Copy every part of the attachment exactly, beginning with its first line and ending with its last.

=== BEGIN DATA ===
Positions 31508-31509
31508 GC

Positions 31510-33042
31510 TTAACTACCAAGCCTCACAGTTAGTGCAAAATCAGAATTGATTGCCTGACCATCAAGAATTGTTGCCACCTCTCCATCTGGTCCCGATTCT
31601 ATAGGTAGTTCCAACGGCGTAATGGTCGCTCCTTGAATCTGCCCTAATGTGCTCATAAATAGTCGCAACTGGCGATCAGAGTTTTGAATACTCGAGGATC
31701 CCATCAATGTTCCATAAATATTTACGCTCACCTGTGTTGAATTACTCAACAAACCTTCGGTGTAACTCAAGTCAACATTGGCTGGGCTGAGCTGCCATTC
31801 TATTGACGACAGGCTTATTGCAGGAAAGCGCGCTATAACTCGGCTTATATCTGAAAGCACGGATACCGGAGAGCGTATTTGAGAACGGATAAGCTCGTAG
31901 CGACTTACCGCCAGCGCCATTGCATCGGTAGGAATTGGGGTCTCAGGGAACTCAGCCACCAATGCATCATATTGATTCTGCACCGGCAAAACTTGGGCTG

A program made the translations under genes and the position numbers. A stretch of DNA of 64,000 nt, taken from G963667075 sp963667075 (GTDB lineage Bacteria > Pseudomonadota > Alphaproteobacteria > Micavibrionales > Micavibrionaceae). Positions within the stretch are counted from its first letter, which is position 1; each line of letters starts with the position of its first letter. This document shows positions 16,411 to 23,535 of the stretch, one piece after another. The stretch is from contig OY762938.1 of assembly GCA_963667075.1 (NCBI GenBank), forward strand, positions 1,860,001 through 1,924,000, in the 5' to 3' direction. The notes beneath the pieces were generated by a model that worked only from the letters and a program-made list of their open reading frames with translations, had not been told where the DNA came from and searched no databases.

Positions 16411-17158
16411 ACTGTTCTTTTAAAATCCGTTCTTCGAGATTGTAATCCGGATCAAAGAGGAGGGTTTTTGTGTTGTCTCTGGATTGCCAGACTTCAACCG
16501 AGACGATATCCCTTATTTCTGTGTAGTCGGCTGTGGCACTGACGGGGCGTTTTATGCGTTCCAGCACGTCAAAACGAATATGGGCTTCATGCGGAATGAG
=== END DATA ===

Positions 31508-31509
31508 GC

Positions 31510-33042
31510 TTAACTACCAAGCCTCACAGTTAGTGCAAAATCAGAATTGATTGCCTGACCATCAAGAATTGTTGCCACCTCTCCATCTGGTCCCGATTCT
31601 ATAGGTAGTTCCAACGGCGTAATGGTCGCTCCTTGAATCTGCCCTAATGTGCTCATAAATAGTCGCAACTGGCGATCAGAGTTTTGAATACTCGAGGATC
31701 CCATCAATGTTCCATAAATATTTACGCTCACCTGTGTTGAATTACTCAACAAACCTTCGGTGTAACTCAAGTCAACATTGGCTGGGCTGAGCTGCCATTC
31801 TATTGACGACAGGCTTATTGCAGGAAAGCGCGCTATAACTCGGCTTATATCTGAAAGCACGGATACCGGAGAGCGTATTTGAGAACGGATAAGCTCGTAG
31901 CGACTTACCGCCAGCGCCATTGCATCGGTAGGAATTGGGGTCTCAGGGAACTCAGCCACCAATGCATCATATTGATTCTGCACCGGCAAAACTTGGGCTG

A program made the translations under genes and the position numbers. A stretch of DNA of 64,000 nt, taken from G963667075 sp963667075 (GTDB lineage Bacteria > Pseudomonadota > Alphaproteobacteria > Micavibrionales > Micavibrionaceae). Positions within the stretch are counted from its first letter, which is position 1; each line of letters starts with the position of its first letter. This document shows positions 16,411 to 23,535 of the stretch, one piece after another. The stretch is from contig OY762938.1 of assembly GCA_963667075.1 (NCBI GenBank), forward strand, positions 1,860,001 through 1,924,000, in the 5' to 3' direction. The notes beneath the pieces were generated by a model that worked only from the letters and a program-made list of their open reading frames with translations, had not been told where the DNA came from and searched no databases.

Positions 16411-17158
16411 ACTGTTCTTTTAAAATCCGTTCTTCGAGATTGTAATCCGGATCAAAGAGGAGGGTTTTTGTGTTGTCTCTGGATTGCCAGACTTCAACCG
16501 AGACGATATCCCTTATTTCTGTGTAGTCGGCTGTGGCACTGACGGGGCGTTTTATGCGTTCCAGCACGTCAAAACGAATATGGGCTTCATGCGGAATGAG